Unveiled at Gaydeaz, last month's LGBTQ maker technology con, garth will use smartphone cameras to "create an augmented reality ideaspace to provide real-time rating and commenting for pro-LGBTQ microbrews." Garth lead developer Chantilly 2.0 claims the app will "actualize ordering at gastropubs, brewpubs, and queer-friendly picnics."
"You would be surprised how many microbrews are not queer-friendly. Everyone should be able to make an informed decision when ordering a beer to go with their roasted bone marrow on artisan breads," said someone, who may not be related to garth, but who spoke authoritatively and was painted orange with a huge fake penis attached to their forehead.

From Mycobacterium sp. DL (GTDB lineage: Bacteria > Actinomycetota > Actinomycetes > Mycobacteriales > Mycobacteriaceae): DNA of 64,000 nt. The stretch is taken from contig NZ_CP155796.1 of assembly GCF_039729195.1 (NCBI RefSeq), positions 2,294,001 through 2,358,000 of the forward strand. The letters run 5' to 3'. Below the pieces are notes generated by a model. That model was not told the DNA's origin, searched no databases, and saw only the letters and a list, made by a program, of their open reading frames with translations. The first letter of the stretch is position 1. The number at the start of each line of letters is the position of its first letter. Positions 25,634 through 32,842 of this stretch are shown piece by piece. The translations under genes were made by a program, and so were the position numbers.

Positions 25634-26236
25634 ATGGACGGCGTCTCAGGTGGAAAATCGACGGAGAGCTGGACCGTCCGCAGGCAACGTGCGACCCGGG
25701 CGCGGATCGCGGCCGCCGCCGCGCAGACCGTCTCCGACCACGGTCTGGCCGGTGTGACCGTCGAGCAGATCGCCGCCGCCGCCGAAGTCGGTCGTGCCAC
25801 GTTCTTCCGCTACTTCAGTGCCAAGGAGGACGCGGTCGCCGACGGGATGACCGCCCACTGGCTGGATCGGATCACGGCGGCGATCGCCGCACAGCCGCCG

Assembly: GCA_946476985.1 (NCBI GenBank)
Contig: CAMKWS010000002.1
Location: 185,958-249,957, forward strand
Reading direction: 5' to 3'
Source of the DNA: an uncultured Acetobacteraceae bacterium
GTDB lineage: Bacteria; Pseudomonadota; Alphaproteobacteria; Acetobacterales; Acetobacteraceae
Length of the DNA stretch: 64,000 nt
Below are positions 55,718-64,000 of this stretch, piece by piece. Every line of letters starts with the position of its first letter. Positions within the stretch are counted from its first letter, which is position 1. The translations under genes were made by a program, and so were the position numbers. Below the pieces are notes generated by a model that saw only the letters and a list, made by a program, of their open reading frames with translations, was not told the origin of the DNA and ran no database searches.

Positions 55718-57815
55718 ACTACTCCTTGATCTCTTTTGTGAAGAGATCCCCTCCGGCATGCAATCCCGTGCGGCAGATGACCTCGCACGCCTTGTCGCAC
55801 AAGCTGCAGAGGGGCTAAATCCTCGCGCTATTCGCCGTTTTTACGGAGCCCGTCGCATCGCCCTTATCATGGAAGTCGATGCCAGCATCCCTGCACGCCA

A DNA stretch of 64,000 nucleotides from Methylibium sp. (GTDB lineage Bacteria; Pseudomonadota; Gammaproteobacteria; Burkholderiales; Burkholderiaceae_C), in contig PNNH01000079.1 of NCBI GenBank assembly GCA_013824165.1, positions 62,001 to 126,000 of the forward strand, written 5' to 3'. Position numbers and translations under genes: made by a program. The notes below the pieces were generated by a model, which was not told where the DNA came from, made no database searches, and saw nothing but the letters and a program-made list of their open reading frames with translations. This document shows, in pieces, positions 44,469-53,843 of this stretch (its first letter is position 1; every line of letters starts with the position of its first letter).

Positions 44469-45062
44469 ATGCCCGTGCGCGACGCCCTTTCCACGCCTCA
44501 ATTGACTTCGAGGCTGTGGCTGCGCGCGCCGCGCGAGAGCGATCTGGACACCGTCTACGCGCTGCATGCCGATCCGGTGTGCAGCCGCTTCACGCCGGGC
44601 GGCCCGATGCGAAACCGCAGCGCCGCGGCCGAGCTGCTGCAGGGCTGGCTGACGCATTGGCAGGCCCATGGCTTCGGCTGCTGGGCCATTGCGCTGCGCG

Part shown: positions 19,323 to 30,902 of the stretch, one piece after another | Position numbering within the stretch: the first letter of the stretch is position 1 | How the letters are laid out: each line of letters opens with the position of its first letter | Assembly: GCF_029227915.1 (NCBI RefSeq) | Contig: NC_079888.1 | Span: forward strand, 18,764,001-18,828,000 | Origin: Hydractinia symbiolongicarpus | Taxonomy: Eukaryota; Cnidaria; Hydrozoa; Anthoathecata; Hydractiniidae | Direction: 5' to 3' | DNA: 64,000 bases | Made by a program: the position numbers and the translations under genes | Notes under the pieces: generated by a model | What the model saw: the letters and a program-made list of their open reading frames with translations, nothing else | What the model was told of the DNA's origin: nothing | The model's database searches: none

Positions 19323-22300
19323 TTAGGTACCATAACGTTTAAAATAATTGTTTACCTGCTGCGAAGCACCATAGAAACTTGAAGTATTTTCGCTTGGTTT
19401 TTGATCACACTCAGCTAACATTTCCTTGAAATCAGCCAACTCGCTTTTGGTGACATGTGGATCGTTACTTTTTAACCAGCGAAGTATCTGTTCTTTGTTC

Development has been slow for garth, owing mainly to several robberies in which the iPads on which the software was being programmed were stolen. A successful second round financing deal was agreed to in the bubble sweat lodge where everybody is anonymous behind animal masks. VC fund Maximus will be providing $8.5 million on the condition that future development will be done on computers with keyboards.
Given our society's obsession with stalking and ridiculing celebrities, it's tempting to seek a life of anonymity. But beware: not being famous has its own hidden costs.
Mass Effect: Andromeda turns its nose up at the original trilogy's rigid morality. It boasts a more nuanced and intellectually compelling shades-of-grey approach in which a heart icon pops up when it's time to tell an alien to take their clothes off.
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